The ladies' trip to Los Angeles is about a minute long, as the real focus is not to promote NeNe's TV show (which, by the way, is pretty awful) but to get the women to Sin City, pronto. Everyone seems eager to get to Vegas, but not everyone seems excited about the sin part. Or, more specifically, Porsha isn't excited about the sin part, because Kordell doesn't approve. Or maybe he would and Porsha's blaming him, or maybe he just doesn't know. Things get a little confusing on this episode, but then, you can't really expect Porsha to put together a coherent argument about anything.
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AUSTIN - Eric Heisserer has had a tough career to judge as a screenwriter. His produced credits so far are "Final Destination 5," "A Nightmare On Elm Street," and "The Thing," and I would genuinely have a hard time finding much good to say about any of the three. I would have an equally hard time blaming much about the films on him, because I am keenly aware of just how insignificant a part of the machinery you are as a writer when you're working on franchise films and high-stakes remakes for the studios. The key decisions on all three of those movies were made by people way above Heisserer's pay grade.
Heisserer published a short story called "Hours" on a site called Popcorn Fiction, and if you're a regular reader of this blog, then you may recognize that site's name. I published two stories on the site as well, and I assume the same thing I liked about it is what drew Heisserer to it. The site is owned by Derek Haas, a working screenwriter, and while Popcorn Fiction is happy to publish a writer's story, they don't demand any ownership of the material, nor do they retain any rights over it if you choose to do something with it in another media. It's a great place to showcase personal work that you might otherwise never get in front of an audience, and for Heisserer, it was a chance to publish something very different than the work he's known for already. Not long after he put it up, he took it back down because the story was optioned and was set to be developed into a feature.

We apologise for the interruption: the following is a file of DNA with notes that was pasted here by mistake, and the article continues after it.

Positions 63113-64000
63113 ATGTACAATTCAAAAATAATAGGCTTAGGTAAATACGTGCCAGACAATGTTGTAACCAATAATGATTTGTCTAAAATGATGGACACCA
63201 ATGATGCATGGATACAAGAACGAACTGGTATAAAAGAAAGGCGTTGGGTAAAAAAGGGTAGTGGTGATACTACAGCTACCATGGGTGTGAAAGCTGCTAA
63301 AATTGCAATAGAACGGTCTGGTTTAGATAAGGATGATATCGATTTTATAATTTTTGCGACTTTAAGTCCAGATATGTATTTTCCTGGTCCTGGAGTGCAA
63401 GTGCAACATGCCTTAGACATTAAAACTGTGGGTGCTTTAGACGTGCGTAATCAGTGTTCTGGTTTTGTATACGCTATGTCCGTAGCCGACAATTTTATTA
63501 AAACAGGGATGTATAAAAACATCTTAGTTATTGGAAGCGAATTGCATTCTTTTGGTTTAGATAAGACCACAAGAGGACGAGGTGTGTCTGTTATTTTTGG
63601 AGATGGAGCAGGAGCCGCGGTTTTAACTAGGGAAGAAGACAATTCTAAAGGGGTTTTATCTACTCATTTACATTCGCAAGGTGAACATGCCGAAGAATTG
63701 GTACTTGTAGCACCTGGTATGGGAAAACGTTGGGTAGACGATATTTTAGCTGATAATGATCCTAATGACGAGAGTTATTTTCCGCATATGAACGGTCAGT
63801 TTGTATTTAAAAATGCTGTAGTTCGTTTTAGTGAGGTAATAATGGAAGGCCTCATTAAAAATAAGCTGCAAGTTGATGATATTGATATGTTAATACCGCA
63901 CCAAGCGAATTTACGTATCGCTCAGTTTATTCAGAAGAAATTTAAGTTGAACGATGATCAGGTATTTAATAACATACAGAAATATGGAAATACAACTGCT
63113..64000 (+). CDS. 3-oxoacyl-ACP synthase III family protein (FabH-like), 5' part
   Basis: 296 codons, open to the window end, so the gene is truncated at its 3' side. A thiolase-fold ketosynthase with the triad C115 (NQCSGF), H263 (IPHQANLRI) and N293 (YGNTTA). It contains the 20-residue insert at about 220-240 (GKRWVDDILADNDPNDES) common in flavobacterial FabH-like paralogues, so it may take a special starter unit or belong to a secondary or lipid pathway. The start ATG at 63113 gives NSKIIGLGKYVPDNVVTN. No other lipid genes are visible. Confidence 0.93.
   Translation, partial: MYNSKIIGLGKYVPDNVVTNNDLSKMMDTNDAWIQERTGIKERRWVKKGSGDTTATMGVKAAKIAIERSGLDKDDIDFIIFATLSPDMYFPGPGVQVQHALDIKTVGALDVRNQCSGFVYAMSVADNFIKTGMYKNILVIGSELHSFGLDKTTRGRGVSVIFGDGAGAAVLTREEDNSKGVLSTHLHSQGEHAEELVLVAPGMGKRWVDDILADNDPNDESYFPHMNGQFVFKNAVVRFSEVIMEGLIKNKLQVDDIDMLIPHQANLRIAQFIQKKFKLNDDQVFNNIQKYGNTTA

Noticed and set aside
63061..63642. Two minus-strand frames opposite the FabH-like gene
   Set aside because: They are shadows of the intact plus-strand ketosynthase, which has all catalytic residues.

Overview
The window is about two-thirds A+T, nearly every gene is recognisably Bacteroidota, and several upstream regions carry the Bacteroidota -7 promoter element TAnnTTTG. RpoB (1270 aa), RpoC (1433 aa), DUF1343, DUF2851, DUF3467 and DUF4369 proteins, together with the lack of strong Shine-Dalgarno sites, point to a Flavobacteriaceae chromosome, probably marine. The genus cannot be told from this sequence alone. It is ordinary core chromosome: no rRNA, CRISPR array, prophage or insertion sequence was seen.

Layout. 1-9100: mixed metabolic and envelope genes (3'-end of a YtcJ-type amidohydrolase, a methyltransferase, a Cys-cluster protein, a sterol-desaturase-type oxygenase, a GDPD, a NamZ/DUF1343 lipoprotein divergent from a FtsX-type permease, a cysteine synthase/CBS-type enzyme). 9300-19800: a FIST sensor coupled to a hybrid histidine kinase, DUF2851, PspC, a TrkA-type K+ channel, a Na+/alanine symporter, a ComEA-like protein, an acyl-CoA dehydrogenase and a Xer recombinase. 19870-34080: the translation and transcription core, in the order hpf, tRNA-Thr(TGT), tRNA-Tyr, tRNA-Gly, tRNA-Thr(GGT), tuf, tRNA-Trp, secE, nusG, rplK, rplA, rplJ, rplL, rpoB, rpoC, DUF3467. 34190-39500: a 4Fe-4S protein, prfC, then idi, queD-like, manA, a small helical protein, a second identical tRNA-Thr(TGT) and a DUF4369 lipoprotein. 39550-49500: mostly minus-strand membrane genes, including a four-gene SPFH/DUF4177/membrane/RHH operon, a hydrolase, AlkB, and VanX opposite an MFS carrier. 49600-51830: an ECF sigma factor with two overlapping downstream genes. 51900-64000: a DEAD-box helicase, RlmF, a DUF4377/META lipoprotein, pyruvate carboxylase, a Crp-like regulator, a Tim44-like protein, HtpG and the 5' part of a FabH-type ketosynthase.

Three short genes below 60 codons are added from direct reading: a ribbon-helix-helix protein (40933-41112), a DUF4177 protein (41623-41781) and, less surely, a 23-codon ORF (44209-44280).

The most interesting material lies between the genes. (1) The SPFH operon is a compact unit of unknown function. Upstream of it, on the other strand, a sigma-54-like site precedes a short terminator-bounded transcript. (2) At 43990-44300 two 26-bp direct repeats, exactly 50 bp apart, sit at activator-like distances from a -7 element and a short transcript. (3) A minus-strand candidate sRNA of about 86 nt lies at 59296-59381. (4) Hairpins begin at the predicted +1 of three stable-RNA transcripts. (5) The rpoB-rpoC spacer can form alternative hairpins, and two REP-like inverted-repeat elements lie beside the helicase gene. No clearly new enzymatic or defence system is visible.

AUSTIN - The easy temptation would be to say that Joe Swanberg has made some sort of major jump from the films that he has made in the past to his new film, "Drinking Buddies," which made its debut tonight at the Paramount Theater, part of this year's SXSW film festival. I don't think that's true, though. It's an evolution, definitely, but I don't think it's a radical shift so much as it's another small step forward, resulting in what may well be his most accessible and enjoyable film to date.
Olivia Wilde and Jake Johnson star as Kate and Luke, friends who both work at a micro-brewery. He's one of the brewers, and she's involved in actually getting the beer picked up by distributors around the country. They are good friends at work and after work as well, and the whole opening 20 minutes of the film, Swanberg does a tremendous job of capturing the rhythm of a long, boozy night out at the bar with a bunch of friends, and it's only once the night wraps up that we see both of them go home to their respective partners. Luke's in a longtime relationship with Jill, Anna Kendrick's character, and Kate's been dating Chris (Ron Livingston) for almost a year. Even so, there are strong obvious signs of attraction between Kate and Luke, and for a while, it looks like the film is going to be about some boozy transgression that ruins everything.
A review of tonight's "Girls" coming up just as soon as I have the face of an old-timey criminal...
A review of tonight's "The Walking Dead" coming up just as soon as I bring my butler...